“As a mom of a member of the community and a proud, lifelong ally, I’m grateful that today we’re banning
the horrific practice of conversion therapy in Michigan,” --Governor Gretchen Whitmer 2023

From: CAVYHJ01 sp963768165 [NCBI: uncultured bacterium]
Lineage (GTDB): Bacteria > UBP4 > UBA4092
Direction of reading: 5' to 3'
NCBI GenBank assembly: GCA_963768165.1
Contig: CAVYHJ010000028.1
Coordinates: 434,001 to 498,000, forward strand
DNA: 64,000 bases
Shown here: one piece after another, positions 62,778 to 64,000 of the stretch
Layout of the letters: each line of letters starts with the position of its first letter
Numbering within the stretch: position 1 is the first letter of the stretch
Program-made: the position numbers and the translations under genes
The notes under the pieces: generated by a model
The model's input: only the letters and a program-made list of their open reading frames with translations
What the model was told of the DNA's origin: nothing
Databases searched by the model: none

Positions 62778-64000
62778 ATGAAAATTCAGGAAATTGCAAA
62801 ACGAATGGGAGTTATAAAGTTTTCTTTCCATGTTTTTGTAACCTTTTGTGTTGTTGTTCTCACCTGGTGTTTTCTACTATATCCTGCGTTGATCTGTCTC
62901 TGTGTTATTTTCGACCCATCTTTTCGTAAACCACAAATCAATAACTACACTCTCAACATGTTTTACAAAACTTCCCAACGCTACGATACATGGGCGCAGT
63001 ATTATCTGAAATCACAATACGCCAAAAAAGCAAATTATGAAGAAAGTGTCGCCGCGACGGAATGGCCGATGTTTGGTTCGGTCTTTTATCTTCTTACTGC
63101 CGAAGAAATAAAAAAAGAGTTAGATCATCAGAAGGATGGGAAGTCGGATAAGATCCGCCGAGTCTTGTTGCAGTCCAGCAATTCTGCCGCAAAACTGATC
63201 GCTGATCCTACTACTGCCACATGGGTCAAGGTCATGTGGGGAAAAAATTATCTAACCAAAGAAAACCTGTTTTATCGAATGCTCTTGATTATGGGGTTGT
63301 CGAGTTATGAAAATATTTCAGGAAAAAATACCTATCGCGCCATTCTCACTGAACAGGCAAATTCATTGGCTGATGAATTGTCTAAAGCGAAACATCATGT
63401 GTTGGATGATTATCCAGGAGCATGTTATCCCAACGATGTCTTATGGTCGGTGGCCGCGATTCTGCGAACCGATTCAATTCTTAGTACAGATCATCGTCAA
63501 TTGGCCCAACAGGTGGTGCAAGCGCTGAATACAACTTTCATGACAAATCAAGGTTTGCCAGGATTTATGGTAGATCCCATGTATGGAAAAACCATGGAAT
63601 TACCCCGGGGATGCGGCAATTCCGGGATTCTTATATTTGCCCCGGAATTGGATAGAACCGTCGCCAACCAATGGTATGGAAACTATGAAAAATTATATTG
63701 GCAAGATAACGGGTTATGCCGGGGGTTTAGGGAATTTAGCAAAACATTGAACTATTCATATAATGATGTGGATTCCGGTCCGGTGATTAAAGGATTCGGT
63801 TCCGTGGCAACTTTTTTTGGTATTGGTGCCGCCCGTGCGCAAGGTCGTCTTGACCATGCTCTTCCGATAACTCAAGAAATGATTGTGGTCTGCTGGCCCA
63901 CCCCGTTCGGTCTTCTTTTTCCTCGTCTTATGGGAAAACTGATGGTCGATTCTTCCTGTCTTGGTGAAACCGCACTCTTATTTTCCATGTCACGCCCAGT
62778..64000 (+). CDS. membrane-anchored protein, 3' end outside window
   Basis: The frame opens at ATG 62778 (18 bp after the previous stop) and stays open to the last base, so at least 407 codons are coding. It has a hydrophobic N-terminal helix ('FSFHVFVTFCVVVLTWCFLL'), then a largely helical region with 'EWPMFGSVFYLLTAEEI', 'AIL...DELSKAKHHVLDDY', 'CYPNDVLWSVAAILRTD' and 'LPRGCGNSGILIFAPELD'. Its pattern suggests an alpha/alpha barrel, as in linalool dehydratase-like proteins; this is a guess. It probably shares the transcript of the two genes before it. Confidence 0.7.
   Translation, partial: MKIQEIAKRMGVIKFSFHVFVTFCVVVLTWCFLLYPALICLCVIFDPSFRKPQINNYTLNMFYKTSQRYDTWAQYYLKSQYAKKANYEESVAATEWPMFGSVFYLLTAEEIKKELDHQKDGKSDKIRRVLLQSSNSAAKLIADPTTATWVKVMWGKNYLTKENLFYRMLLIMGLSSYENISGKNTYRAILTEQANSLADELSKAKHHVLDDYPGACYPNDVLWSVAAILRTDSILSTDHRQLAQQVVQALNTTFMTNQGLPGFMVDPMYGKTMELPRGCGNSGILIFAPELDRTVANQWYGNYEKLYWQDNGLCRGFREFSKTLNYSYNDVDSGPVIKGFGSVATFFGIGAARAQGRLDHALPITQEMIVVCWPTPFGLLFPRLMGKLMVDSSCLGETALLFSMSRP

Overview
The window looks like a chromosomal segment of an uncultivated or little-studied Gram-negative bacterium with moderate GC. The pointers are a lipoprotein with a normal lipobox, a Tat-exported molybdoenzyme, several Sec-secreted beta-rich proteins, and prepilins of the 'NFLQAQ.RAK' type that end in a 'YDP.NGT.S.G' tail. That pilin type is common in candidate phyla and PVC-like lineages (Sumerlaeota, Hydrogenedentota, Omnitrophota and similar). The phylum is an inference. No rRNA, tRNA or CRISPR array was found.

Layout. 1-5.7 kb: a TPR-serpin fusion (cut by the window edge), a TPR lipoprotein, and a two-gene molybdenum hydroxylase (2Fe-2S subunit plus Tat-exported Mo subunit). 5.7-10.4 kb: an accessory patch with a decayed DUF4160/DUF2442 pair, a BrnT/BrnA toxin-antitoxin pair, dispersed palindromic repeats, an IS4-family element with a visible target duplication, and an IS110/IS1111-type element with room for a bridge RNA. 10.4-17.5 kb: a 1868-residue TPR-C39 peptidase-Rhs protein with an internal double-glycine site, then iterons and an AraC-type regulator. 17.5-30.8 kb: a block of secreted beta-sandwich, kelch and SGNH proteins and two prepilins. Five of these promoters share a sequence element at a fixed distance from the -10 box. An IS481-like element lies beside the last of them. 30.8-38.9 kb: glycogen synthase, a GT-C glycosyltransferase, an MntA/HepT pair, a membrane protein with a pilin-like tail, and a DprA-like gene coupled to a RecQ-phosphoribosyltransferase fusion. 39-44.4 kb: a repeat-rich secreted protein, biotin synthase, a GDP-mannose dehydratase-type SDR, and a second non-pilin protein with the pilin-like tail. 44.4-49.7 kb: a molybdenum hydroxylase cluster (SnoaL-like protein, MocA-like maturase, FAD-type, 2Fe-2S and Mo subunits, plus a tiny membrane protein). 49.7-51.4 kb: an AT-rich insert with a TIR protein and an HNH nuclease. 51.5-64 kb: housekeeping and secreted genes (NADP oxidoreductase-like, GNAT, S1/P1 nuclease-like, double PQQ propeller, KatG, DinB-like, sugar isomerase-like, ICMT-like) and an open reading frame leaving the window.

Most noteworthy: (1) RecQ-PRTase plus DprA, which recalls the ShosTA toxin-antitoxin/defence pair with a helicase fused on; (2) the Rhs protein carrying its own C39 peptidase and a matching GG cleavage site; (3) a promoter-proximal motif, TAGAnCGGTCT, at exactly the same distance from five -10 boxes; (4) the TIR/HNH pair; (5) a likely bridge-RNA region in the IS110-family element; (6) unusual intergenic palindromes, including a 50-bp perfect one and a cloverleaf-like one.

What is conversion therapy anyways? Conversion therapy, sometimes referred to as “reparative therapy”, is the practice of attempting to alter a person’s sexual orientation, gender identity, or gender expression. This “treatment” can take many forms, including pseudo-scientific counseling sessions, exposing a patient to “purifying” substances, threatening a person with homelessness, and “corrective” rape. The terminology itself presents a serious problem, as the word “therapy” implies a voluntary and healing experience. Yet, conversion therapy is anything but healing for LGBT+ youth. Conversion therapy is just a means to enact violence against a group of young people trying to come to terms with their own identities; in other words, this practice does not do anything but perpetuate harm against the LGBT+ community.